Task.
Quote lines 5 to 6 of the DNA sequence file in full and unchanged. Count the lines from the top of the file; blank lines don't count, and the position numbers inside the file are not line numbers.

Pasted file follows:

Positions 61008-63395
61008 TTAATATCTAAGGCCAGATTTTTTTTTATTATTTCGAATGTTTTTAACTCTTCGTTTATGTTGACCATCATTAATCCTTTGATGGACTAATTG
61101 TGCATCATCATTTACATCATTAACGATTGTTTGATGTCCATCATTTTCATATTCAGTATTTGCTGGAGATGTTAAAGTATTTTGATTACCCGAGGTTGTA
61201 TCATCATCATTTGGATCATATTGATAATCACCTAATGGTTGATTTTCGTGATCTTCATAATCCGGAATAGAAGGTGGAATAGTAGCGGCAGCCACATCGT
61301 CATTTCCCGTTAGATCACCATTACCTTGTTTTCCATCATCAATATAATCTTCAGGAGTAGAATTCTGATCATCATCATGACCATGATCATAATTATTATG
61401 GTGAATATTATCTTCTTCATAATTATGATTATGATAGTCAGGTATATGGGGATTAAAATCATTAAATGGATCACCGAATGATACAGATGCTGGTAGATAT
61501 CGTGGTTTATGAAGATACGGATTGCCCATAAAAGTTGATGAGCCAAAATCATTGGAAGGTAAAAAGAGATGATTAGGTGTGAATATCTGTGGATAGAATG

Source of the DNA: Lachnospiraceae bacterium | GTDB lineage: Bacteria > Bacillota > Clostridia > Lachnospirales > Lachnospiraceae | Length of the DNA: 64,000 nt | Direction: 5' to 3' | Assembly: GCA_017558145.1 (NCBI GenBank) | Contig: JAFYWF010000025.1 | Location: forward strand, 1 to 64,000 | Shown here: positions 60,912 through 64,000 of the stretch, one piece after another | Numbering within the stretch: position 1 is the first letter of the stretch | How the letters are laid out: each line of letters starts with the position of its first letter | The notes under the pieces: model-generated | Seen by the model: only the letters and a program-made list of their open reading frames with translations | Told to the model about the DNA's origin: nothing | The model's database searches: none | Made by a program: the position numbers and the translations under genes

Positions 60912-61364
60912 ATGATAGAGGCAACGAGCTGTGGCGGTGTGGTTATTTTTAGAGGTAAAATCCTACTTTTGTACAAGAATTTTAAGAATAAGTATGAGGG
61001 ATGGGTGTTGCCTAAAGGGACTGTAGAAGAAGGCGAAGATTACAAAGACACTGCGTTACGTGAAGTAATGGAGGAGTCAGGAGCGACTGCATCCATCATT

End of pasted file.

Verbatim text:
61301 CATTTCCCGTTAGATCACCATTACCTTGTTTTCCATCATCAATATAATCTTCAGGAGTAGAATTCTGATCATCATCATGACCATGATCATAATTATTATG
61401 GTGAATATTATCTTCTTCATAATTATGATTATGATAGTCAGGTATATGGGGATTAAAATCATTAAATGGATCACCGAATGATACAGATGCTGGTAGATAT